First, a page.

Aye-aye Facts

Aye-aye Facts
Aye-aye is one of the strangest looking primates. This animal can be found only in the north-eastern parts of Madagascar. Aye-aye lives in the tropical rainforests and deciduous forests, usually at the altitude above 700 meters. It is characterized by scary appearance and people of Madagascar believe that aye-aye "predicts" death. People often hunt aye-aye because they are afraid of him and because they consider that aye-aye is a pest of agricultural crops. Besides killing, number of aye-aye in the wild is also decreased because of the habitat loss. Aye-aye is listed as nearly threatened species and it is currently under protection.
Interesting Aye-aye Facts:
Aye-aye is a small animal that can reach 14 to 17 inches in length and weight of up to 4 pounds. Its tail is longer than its body, reaching up to 24 inches in length.
Aye-aye is a type of lemur, although it looks like a mixture of several different animals. It has incisors like rodent, claws like sloth, face like weasel and body like monkey.
Body of aye-aye is covered with brown coat with few white hairs. It has large eyes and large, sensitive ears.
Aye-aye is nocturnal (active at night) animal, that spends most of its life high in the treetops.
Aye-aye eats insect larva, nectar, seed, fruit and fungi.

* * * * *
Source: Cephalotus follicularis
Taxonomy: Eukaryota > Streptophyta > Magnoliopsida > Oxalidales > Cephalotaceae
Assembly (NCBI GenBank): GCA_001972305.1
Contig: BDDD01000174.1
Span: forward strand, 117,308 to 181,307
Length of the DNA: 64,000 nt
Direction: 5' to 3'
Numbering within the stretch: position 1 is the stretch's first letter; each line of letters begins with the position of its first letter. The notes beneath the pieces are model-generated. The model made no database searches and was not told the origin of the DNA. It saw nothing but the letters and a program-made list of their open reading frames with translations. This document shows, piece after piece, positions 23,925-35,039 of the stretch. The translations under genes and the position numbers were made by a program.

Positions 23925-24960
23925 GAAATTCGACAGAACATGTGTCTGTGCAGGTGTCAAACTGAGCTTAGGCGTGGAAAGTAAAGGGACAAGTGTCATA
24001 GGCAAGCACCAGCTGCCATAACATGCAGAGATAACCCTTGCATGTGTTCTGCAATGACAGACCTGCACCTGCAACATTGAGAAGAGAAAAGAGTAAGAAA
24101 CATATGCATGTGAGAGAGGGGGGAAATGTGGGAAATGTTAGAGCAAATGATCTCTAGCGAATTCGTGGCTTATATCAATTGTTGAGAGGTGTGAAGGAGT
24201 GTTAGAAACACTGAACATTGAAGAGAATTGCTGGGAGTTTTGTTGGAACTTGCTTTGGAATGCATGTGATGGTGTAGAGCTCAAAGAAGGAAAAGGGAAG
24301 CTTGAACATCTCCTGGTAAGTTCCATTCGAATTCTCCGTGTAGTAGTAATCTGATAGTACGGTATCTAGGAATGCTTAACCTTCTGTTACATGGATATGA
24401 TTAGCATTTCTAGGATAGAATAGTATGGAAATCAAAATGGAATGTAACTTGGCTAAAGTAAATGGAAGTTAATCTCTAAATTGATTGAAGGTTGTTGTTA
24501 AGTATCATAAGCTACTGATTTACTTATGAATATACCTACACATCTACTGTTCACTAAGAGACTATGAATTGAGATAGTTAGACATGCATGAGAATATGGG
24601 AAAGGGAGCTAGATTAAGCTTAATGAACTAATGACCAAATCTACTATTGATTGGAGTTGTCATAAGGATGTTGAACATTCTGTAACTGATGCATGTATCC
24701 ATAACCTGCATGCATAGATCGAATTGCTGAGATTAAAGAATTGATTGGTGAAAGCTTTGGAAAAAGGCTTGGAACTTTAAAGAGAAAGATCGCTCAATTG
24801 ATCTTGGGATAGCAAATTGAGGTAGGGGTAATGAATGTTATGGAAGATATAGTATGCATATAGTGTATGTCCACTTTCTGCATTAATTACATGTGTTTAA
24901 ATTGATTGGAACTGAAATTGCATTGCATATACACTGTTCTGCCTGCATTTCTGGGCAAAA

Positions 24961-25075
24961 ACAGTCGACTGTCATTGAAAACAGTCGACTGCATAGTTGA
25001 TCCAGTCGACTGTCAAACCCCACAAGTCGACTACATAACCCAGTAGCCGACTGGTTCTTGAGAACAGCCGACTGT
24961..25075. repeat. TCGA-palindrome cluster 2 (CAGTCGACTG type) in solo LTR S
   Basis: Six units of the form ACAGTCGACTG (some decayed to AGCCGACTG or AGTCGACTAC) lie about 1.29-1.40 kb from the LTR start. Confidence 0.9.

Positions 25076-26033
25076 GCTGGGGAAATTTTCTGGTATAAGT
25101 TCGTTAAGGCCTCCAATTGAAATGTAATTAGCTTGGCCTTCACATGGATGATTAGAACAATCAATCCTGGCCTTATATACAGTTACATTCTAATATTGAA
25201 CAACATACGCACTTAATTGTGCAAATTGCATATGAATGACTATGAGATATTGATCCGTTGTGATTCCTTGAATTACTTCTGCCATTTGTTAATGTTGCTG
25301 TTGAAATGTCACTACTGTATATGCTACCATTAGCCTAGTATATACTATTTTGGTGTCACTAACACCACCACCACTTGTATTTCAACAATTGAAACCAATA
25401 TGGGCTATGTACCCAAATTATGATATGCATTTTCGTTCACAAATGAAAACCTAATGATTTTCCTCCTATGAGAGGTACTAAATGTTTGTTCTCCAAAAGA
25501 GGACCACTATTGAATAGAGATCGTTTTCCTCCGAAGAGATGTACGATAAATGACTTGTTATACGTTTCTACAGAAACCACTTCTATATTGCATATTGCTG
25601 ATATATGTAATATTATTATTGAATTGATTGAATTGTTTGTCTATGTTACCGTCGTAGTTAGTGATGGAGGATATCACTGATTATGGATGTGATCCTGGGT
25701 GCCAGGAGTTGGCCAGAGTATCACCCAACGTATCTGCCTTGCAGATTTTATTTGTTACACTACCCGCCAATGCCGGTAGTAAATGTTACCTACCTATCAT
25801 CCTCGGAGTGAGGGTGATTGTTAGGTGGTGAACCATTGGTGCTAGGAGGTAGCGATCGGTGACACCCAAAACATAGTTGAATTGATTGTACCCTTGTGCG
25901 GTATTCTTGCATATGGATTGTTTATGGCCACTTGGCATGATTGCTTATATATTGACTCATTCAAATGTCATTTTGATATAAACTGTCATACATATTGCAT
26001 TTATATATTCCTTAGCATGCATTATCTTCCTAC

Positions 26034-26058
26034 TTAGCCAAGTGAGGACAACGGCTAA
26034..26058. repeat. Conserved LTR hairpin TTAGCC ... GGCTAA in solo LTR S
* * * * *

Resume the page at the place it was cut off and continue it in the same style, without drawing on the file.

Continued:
It has specifically designed middle finger which is used for extraction of food from trunks, braches and hard shells. This finger is very thin (looks like it is made of skin and bones) and it can be three times longer than other fingers.
Aye-aye taps a branch with its finger and listens is there is any sound of moving insects or larvae inside. If the movement is detected, aye-aye will make a hole with sharp teeth and use its middle digit to scoop the prey.
Aye-aye spends a day in nests in the trees. It builds several nests of twigs and leaves on its territory and it often changes its location to escape from the predators.
Besides humans, main predators of aye-aye are fossa and birds of prey.
Aye-aye is a solitary creature that gathers with other aye-ayes only for mating.
Aye-aye does not have specific time of the year when it mates. It can reproduce throughout the whole year.
When the female is ready for reproduction, she will vocalize to inform the males.
Pregnancy in females lasts 160 days and ends with one baby that spends first two months of its life in the nest. Aye-aye depends on mother's milk during the first seven months, but it will stays with its mother until the age of two years.
Aye-aye reproduces every 2-3 years and it becomes sexually mature at age of 3 - 3.5 years.
Average lifespan in captivity is 20 to 23 years. Lifespan in the wild is unknown.

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